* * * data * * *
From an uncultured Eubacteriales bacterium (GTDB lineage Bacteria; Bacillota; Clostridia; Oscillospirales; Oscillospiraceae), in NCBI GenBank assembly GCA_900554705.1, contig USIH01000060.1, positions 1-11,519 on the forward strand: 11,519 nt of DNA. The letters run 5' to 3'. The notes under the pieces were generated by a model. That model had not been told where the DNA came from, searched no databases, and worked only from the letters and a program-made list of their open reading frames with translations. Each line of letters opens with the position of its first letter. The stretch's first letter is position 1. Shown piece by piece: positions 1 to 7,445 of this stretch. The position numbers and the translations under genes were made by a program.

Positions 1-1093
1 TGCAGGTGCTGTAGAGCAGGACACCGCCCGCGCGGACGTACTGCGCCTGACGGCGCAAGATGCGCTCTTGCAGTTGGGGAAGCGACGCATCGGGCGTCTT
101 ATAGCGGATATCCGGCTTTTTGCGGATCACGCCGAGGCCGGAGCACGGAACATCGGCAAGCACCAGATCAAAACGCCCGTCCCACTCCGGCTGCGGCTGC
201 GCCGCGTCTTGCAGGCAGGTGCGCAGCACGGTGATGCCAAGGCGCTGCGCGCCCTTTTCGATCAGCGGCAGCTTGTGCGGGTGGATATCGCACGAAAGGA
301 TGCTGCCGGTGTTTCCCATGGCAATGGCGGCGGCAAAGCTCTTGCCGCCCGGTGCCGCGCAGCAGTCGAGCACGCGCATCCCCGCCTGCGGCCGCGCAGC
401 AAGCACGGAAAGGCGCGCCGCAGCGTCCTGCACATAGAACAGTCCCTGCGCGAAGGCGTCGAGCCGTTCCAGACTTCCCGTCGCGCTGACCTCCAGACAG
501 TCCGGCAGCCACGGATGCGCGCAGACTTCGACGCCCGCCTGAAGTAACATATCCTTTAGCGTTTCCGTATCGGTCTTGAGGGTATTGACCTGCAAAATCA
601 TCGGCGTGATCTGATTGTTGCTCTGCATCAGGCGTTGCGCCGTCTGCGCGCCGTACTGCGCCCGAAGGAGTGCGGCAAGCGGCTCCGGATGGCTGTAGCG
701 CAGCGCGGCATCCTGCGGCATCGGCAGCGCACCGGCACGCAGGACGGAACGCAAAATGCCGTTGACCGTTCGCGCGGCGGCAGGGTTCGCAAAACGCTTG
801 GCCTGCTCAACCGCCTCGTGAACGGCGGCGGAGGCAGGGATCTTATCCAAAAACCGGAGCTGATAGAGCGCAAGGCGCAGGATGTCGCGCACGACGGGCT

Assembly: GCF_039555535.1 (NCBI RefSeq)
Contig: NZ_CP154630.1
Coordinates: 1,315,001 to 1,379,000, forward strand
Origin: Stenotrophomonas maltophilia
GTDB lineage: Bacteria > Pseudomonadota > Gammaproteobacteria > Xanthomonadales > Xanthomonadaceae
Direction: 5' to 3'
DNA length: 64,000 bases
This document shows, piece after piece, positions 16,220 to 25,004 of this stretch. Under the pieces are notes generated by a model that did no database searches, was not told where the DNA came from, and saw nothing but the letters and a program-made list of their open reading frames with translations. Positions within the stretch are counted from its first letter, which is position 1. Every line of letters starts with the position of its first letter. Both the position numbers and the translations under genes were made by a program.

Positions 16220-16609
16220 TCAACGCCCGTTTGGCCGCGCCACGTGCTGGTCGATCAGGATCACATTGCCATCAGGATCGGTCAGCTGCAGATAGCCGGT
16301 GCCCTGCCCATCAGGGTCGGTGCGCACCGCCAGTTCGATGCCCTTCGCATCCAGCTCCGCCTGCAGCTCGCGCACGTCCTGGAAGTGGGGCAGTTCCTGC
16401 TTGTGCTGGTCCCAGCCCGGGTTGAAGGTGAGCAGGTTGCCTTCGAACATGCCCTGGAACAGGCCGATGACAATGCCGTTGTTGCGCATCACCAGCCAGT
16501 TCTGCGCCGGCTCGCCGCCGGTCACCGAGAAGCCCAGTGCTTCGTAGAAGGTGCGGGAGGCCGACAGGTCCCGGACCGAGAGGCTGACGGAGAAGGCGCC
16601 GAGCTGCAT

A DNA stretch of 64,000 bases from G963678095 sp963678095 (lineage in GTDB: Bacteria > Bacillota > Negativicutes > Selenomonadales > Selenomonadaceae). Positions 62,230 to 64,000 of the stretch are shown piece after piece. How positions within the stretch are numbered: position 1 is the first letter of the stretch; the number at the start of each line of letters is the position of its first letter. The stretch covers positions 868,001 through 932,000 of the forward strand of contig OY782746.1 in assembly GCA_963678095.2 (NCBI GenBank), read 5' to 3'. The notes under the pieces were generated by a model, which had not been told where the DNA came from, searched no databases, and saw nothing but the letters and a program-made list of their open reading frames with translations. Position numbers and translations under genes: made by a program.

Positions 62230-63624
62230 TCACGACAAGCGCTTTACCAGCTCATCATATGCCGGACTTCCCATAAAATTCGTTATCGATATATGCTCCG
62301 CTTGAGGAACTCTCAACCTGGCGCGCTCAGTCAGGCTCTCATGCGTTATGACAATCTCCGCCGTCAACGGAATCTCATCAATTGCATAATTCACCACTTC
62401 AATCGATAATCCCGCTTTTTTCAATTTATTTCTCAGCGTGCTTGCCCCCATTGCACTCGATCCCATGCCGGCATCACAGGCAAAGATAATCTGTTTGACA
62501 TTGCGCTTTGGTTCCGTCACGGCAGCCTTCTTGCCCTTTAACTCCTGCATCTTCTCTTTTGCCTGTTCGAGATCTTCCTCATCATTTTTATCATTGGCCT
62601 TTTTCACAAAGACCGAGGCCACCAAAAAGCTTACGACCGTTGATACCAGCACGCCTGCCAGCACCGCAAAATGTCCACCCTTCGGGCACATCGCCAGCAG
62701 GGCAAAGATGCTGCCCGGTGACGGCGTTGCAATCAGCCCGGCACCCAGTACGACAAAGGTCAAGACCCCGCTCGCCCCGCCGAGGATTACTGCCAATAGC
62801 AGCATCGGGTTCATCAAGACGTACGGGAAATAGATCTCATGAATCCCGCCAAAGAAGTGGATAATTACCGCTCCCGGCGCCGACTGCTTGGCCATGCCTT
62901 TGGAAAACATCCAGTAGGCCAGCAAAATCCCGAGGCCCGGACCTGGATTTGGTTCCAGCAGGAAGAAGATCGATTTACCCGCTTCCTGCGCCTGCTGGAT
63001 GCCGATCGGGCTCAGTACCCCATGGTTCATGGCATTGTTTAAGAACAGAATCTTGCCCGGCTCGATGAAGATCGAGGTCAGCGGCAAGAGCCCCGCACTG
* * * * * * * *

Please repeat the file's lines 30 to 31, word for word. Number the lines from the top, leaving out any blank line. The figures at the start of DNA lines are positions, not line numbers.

62401 AATCGATAATCCCGCTTTTTTCAATTTATTTCTCAGCGTGCTTGCCCCCATTGCACTCGATCCCATGCCGGCATCACAGGCAAAGATAATCTGTTTGACA
62501 TTGCGCTTTGGTTCCGTCACGGCAGCCTTCTTGCCCTTTAACTCCTGCATCTTCTCTTTTGCCTGTTCGAGATCTTCCTCATCATTTTTATCATTGGCCT